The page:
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Auditory Processing in Insect Brains

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How the brain processes sounds

Researchers have taken steps towards defining the brain circuits involved in processing and understanding sounds.

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Sound is a common form of communication in many species, ranging from the very simple, like the fruit fly, to the very complex, like humans. To date, no research has characterised the nerves involved in processing sounds in the brain, for any animal. The EU-funded 'Auditory processing in insect brains' (AUDITORYFLY) project set out to identify the nerves involved in sound processing in fruit flies (Drosophila melanogaster). Fruit flies are commonly used as a model system to study brain physiology. Project members used advanced electrophysiological techniques to examine individual neurons' responses to auditory stimulation — in this case, the male fruit fly courtship call. Researchers identified 11 types of fruit fly brain neurons that responded to courtship sounds, nine of which had not previously been associated with sound processing. The neurons responded in different ways to the stimulation. Some transmitted strong electrical signals to other neurons, while others only showed small cellular changes. In addition, some produced sustained electrical signals, while in others there was a short burst of activity. Finally, the team constructed a model of the nerve circuits involved in processing the auditory signal. As AUDITORYFLY has mapped the nerves involved in this process for the first time, the project has paved the way for more complex studies.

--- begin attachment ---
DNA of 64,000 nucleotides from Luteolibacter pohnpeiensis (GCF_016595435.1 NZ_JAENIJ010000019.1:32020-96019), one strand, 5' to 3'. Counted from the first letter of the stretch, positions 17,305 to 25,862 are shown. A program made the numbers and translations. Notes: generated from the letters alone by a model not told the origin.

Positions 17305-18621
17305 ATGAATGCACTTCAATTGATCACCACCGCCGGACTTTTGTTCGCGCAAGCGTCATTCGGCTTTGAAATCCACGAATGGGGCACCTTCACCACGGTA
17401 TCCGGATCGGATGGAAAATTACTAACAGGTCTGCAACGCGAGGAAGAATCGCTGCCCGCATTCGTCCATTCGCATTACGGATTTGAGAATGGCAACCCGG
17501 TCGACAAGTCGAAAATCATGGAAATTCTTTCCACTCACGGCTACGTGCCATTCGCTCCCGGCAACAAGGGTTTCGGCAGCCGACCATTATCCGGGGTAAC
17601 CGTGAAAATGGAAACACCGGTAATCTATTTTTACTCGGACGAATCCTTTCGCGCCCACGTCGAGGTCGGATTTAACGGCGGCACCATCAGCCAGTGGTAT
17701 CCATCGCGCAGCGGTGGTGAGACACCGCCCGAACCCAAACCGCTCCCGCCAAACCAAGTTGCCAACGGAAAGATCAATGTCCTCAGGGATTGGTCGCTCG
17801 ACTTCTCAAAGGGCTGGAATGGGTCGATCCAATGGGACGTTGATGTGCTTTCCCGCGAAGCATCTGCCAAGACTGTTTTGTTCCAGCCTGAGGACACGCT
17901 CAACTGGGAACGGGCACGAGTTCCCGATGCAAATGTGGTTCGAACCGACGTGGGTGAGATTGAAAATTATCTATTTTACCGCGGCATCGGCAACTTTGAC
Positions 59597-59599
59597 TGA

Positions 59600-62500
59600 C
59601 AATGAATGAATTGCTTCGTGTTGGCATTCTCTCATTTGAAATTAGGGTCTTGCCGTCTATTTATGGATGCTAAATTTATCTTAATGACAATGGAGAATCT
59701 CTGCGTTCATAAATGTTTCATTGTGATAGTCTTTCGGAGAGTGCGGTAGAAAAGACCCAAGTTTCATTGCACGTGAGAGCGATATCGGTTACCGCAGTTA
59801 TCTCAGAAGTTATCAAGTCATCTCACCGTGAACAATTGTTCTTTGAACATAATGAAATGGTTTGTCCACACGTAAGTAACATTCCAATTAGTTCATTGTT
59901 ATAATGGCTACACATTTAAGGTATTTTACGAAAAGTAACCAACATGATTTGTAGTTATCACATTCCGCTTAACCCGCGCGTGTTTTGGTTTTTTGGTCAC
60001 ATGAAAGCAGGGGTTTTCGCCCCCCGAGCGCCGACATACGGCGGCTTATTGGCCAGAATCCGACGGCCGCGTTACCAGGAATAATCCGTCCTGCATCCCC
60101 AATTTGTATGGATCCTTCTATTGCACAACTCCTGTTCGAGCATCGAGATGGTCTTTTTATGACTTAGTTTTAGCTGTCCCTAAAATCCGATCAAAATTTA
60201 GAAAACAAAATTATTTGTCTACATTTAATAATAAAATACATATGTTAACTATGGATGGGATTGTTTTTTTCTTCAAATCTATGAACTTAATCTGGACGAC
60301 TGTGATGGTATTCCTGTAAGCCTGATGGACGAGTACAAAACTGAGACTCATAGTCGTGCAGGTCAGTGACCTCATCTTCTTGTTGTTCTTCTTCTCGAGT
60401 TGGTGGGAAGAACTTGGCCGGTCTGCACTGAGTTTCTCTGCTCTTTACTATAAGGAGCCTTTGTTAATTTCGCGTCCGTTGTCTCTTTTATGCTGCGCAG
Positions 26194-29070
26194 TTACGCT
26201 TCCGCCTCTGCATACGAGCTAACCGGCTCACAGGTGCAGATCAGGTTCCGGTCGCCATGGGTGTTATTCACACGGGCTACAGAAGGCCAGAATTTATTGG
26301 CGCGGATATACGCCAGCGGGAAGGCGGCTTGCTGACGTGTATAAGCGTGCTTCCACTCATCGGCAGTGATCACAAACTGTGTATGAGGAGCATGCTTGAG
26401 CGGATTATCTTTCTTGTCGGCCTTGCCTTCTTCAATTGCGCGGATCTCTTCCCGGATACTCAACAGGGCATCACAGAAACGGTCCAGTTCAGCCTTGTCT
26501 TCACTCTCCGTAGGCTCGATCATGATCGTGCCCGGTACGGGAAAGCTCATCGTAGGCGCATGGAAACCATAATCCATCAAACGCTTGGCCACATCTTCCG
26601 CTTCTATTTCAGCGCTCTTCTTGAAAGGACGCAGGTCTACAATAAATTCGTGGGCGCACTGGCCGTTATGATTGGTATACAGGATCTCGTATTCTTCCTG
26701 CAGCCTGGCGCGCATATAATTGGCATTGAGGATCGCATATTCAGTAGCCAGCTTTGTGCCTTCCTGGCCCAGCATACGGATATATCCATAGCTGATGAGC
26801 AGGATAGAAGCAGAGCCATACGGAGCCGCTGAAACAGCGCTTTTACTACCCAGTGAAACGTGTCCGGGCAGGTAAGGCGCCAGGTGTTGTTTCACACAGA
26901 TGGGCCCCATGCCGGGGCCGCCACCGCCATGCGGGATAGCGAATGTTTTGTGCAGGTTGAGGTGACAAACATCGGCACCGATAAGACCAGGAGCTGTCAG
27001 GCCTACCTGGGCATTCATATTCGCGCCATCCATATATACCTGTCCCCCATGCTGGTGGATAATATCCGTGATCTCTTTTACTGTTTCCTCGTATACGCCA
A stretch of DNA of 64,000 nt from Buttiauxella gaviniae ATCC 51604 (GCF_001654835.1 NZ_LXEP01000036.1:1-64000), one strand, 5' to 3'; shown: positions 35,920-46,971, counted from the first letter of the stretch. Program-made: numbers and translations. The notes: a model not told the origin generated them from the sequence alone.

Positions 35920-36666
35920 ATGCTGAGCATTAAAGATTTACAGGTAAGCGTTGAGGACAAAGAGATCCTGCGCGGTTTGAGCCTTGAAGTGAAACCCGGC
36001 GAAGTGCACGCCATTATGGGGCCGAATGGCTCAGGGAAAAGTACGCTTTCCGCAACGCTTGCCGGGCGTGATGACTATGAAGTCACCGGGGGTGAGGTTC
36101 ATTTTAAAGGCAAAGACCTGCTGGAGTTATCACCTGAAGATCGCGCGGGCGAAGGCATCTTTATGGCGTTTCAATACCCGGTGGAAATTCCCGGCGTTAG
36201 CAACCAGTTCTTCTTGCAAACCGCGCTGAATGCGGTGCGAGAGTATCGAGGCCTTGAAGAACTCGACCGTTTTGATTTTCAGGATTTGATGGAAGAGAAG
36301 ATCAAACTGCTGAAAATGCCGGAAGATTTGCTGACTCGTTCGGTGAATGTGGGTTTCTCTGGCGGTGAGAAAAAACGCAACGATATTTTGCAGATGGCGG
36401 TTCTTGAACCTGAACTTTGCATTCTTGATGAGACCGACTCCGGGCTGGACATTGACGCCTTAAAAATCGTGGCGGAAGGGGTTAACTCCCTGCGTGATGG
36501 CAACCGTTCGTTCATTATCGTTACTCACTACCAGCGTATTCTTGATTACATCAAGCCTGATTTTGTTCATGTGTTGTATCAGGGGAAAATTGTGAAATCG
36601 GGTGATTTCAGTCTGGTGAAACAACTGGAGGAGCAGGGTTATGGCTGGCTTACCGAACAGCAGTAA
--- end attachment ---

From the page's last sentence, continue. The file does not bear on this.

Brain, sounds, brain circuits, understanding sounds, communication, auditory processing, insect brains, sound processing, fruit flies, brain physiology, auditory stimulation, neurons

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